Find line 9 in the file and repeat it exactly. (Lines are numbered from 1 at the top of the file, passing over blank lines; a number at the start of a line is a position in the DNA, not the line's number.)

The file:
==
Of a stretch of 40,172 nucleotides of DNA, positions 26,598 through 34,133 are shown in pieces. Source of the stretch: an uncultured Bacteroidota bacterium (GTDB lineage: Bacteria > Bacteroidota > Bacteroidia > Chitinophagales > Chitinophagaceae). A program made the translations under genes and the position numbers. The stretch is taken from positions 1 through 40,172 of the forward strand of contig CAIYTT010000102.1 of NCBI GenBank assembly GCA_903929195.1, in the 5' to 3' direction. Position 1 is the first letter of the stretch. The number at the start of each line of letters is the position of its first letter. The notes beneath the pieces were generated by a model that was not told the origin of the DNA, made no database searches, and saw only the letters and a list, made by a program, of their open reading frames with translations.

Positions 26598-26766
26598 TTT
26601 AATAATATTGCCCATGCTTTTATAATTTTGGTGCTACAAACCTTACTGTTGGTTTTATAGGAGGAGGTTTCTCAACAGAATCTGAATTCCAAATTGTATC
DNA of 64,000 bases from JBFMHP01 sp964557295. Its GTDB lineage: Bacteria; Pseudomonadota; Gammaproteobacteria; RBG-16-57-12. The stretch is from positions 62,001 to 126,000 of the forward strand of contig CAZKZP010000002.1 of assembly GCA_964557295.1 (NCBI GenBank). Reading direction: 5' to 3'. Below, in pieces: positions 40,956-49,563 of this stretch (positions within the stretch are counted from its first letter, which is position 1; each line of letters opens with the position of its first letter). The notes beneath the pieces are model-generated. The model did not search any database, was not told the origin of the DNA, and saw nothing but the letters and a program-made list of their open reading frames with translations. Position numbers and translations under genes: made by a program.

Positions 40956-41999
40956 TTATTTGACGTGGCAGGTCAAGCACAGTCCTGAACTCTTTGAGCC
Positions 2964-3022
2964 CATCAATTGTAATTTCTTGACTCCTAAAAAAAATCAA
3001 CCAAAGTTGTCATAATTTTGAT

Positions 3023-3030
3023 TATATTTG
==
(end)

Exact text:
2964 CATCAATTGTAATTTCTTGACTCCTAAAAAAAATCAA